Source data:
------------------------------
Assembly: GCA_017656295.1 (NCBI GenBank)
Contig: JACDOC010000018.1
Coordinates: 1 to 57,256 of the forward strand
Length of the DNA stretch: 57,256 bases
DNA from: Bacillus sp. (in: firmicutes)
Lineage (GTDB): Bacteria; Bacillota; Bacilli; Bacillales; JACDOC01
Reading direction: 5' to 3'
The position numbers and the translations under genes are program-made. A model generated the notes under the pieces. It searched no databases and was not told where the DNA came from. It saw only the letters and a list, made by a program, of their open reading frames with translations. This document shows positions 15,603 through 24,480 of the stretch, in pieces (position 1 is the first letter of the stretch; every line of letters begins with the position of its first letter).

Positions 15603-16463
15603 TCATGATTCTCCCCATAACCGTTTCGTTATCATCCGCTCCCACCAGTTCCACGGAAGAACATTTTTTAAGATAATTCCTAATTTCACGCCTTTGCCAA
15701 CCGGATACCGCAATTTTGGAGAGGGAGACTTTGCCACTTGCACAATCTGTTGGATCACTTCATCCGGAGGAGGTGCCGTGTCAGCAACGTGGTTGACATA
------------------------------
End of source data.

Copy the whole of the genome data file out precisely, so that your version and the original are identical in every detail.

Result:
Assembly: GCA_017656295.1 (NCBI GenBank)
Contig: JACDOC010000018.1
Coordinates: 1 to 57,256 of the forward strand
Length of the DNA stretch: 57,256 bases
DNA from: Bacillus sp. (in: firmicutes)
Lineage (GTDB): Bacteria; Bacillota; Bacilli; Bacillales; JACDOC01
Reading direction: 5' to 3'
The position numbers and the translations under genes are program-made. A model generated the notes under the pieces. It searched no databases and was not told where the DNA came from. It saw only the letters and a list, made by a program, of their open reading frames with translations. This document shows positions 15,603 through 24,480 of the stretch, in pieces (position 1 is the first letter of the stretch; every line of letters begins with the position of its first letter).

Positions 15603-16463
15603 TCATGATTCTCCCCATAACCGTTTCGTTATCATCCGCTCCCACCAGTTCCACGGAAGAACATTTTTTAAGATAATTCCTAATTTCACGCCTTTGCCAA
15701 CCGGATACCGCAATTTTGGAGAGGGAGACTTTGCCACTTGCACAATCTGTTGGATCACTTCATCCGGAGGAGGTGCCGTGTCAGCAACGTGGTTGACATA